Translation of signature in Spanish:

signature

Pronunciation: /ˈsɪgnətʃər; ˈsɪgnətʃə(r)/

n

  • 1 (written name) firma (feminine), rúbrica (feminine) [formal] to put one's signature to a letter/petition firmar una carta/una petición
    More example sentences
    • The analysis concluded that the signature on the document was ‘very similar’ to Chen's.
    • A petition is nothing more than a list of names, addresses and signatures with your cause written at the top of each page.
    • The group began with the signed letter of September 5 with more than 800 signatures and verified the names and identification.
  • 3 (on prescription) (American English/inglés norteamericano) indicaciones (feminine plural) para el paciente
    More example sentences
    • If famotidine is used for reasons other than the two criteria described below, the attending physician will also need to provide a signature and an explanation for the use of famotidine.
  • 4 [Printing/Imprenta] 4.1 (binding guide) signatura (feminine) 4.2 (section) pliego (masculine)
    More example sentences
    • To make the inside signatures fold copy paper in half the long way.
    • This format once was regarded as forgivable, back when illustrations were printed in separate signatures on better paper, which these are not.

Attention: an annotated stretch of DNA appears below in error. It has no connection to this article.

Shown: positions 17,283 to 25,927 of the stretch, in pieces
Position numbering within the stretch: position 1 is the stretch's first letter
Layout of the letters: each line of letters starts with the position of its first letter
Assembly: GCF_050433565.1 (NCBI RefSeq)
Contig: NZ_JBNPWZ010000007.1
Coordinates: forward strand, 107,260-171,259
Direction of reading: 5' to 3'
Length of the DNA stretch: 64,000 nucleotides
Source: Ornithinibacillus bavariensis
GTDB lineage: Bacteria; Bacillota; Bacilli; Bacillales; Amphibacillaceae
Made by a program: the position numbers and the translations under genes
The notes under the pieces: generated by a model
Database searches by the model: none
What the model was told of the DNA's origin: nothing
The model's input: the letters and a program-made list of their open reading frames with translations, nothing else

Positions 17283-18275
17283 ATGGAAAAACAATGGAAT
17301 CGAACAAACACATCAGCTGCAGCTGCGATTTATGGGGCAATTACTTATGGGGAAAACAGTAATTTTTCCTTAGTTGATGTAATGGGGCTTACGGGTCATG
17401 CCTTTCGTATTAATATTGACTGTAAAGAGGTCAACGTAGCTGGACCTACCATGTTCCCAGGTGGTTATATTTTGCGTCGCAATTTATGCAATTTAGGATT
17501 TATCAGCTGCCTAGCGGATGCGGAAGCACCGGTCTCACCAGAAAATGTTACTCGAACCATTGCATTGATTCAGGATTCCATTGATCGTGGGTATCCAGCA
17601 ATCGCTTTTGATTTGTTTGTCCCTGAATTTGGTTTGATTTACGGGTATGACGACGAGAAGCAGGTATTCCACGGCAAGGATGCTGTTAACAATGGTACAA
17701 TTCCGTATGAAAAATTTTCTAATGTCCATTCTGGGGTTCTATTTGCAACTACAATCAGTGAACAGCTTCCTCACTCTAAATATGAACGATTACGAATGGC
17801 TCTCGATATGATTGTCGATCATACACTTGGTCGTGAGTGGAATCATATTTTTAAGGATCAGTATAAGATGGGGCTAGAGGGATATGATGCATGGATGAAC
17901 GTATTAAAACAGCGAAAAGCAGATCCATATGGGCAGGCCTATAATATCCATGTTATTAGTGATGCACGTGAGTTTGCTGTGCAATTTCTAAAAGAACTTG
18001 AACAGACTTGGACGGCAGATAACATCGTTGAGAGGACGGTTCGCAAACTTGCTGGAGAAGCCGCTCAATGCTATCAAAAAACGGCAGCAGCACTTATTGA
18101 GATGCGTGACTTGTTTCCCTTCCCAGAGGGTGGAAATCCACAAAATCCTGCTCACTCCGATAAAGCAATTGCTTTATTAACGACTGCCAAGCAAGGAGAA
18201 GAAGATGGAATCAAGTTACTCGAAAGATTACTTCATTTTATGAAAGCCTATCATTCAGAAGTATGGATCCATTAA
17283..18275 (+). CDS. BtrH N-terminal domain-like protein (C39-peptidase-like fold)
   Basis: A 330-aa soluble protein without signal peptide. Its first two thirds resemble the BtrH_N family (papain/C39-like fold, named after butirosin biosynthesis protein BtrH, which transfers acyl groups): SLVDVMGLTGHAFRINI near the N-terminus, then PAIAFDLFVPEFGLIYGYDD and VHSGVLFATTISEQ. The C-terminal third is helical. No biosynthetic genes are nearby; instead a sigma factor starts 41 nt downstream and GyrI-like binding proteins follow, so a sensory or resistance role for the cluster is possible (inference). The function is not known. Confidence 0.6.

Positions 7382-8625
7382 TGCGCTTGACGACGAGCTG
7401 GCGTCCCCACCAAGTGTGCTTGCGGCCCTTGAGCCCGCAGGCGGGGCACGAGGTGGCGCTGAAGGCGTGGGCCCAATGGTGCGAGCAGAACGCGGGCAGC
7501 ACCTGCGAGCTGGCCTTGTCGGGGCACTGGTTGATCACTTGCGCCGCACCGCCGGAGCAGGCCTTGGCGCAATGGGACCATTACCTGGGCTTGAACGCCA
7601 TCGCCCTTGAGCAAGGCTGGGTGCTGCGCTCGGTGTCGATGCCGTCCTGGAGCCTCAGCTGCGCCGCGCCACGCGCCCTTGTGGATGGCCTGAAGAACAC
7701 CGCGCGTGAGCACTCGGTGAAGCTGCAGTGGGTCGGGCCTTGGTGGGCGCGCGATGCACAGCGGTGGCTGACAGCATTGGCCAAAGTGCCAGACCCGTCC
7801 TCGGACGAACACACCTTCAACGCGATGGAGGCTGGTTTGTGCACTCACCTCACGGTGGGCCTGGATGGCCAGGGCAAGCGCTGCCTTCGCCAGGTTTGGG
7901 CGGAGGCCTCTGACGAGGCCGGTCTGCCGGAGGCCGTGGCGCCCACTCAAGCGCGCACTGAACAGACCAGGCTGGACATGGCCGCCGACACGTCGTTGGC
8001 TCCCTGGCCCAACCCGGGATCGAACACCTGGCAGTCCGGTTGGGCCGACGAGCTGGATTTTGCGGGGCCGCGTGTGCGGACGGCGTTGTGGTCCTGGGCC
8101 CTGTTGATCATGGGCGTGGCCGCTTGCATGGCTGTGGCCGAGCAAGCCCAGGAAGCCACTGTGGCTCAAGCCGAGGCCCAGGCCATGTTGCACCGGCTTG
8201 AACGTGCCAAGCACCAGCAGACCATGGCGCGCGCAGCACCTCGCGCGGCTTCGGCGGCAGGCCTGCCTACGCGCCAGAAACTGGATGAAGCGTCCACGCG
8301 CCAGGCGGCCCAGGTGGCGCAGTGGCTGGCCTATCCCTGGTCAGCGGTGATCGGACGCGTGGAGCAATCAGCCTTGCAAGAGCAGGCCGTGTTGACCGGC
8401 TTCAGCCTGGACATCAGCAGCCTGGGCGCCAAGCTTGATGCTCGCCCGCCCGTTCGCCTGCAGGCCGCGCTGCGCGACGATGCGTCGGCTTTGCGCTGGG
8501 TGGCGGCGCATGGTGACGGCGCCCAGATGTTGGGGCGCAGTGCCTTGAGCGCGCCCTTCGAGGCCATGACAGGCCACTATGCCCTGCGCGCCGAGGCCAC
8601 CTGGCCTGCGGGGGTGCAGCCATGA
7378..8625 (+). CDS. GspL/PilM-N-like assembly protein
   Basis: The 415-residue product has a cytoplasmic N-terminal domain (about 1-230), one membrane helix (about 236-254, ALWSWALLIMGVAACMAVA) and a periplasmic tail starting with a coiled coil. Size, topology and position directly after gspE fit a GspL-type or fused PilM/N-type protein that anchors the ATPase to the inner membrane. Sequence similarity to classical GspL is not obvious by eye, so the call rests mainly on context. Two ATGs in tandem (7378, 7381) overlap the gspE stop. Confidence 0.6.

• I spilled a whole pot of glue on a stack of signatures, spoiling the pages.
    More example sentences
    • The signature ensured that a large sheet of paper printed on a press could be folded, gathered, bound, and cut with the leaves in the proper order.

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Word of the day esporádicamente
adv
sporadically …
Cultural fact of the day

The PAN (Partido de Acción Nacional) is the political party that won the Mexican general elections in 2000, breaking the Partido Revolucional Institucional's record of 71 years in power. PRI - Partido Revolucionario InstitucionalPAN was founded in 1939 as a conservative alternative to President, Lázaro Cárdenas. It presents an image of being a defender of popular causes, but takes an individualistic approach to matters of education and property. Its traditional policies include limiting state intervention in the economy to a minimum and bringing about a greater rapprochement between the government and the church.